Christmas Bells

Christmas Bells
Christmas Bells - Blandfordia nobilis

Friday, April 08, 2011

A final look at the Mystery Blue Fungus (Entoloma)

I had been promising to go back to Granite Falls. The full reason for this trip will be revealed tomorrow, but for today, here is the full look at the critical diagnostic features of Entoloma virescens
Entoloma virescens - fading slowly, damaged cap.

Entoloma virescens - blue gills, coarse, brown spores
While we were at Granite Falls, we also came across this little Skink. It had run out into the very shallow water running over the granite rock bed.
Skink on thin branch over creek bed
Skink with Insect - probably a wasp
I have looked at this insect as closely as I can, and from the shape of its wings, I think it is a Wasp. In the field, I was inclined to say it might have been a flying Ant.***
Christopher Taylor has kindly told me it was indeed an Ant. He said:
"The insect is indeed an ant (which is, after all, a type of wasp). You can see the two horns on the narrow segment joining the front and back parts of the body that identify it as such. Specifically, I'd guess that it was a young queen; the male ants that I've seen have all been more slender."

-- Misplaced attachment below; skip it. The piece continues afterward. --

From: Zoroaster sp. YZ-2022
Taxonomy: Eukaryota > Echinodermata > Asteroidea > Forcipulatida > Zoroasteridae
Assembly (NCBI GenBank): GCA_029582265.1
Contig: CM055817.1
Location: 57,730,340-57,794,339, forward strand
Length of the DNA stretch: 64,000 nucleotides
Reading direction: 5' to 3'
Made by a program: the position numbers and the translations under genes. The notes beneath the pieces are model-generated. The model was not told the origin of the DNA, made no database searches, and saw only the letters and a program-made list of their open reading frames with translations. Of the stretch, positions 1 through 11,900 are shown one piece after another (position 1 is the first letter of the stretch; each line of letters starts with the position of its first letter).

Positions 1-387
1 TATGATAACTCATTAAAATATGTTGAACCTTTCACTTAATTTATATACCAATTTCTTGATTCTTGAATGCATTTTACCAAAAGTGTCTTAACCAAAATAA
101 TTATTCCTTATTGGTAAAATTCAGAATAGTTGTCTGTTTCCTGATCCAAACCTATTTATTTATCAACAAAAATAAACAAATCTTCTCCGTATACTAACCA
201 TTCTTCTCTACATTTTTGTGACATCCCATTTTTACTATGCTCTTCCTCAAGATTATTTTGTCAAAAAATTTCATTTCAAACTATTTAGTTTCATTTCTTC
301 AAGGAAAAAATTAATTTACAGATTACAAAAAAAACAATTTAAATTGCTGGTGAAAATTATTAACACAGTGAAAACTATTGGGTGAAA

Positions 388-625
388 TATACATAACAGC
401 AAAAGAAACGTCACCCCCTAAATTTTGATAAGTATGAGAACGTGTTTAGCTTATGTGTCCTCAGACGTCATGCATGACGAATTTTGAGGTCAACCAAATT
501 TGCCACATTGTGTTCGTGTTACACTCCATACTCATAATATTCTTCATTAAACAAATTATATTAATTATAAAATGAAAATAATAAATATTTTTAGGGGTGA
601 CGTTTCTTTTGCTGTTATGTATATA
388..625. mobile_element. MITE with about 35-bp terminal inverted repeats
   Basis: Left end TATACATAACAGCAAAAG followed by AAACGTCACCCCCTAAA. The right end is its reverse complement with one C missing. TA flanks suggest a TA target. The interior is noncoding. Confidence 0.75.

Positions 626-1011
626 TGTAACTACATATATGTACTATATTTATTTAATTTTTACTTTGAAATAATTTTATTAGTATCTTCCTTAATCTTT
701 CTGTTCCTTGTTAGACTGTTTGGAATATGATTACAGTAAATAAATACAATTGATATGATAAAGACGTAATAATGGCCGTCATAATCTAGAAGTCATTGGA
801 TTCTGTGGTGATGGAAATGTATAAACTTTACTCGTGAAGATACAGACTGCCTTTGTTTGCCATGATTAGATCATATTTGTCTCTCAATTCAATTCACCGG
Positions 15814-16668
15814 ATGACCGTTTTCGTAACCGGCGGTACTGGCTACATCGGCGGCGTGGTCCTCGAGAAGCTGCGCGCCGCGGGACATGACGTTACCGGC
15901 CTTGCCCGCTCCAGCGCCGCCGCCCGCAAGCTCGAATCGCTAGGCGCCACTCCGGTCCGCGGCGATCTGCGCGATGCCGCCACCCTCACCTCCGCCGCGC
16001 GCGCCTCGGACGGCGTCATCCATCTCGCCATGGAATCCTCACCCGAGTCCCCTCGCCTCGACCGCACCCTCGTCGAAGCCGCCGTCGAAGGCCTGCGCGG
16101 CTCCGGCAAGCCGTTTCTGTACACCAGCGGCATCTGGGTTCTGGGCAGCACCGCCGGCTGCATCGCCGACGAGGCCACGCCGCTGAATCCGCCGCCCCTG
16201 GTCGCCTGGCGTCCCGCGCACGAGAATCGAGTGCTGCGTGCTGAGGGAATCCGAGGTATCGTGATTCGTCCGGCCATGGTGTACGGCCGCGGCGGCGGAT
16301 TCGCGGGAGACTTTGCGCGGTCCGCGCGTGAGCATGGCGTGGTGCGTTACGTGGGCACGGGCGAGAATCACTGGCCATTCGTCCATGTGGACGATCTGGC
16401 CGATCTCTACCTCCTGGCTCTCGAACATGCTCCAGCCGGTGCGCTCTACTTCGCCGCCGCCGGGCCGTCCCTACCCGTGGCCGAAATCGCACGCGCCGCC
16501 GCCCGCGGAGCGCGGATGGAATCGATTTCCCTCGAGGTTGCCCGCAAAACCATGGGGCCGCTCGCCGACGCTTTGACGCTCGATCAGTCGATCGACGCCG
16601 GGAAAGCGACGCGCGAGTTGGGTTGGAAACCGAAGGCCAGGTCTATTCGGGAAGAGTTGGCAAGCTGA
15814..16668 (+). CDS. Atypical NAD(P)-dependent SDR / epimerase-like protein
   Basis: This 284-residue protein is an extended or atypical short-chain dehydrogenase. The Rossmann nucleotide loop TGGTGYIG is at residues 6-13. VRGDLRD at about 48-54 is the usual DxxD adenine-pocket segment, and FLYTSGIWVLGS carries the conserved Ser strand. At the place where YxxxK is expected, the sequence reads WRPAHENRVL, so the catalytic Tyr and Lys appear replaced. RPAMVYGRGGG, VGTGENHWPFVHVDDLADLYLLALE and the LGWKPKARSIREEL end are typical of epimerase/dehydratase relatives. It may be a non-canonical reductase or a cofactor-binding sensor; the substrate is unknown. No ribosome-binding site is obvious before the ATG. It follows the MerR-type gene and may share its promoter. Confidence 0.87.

Flabmeister said...


I am not sure I can wait until tomorrow. In the age of Twitter and Facebook I expect immediate gratification of my selfish need for information!

In reality such thinking is why i won't go near either of those with a disinfected bargepole!

Nice pictures as always. I keep forgetting to take my mirror with me so have had some fair difficulty in getting shots of the underside of fungi.


Denis Wilson said...

Hi Martin
A hint. It will reveal Pterostylis daintreana.
Patience is a virtue - didn't you Mum ever tell you that?

Denis Wilson said...

Hi Christopher
Many thanks.
Given the relatively poor quality of the image, you have done well.
A question of knowing what to look for, and having an expert eye.
Excellent work. Your contribution to my Blog is appreciated. Thanks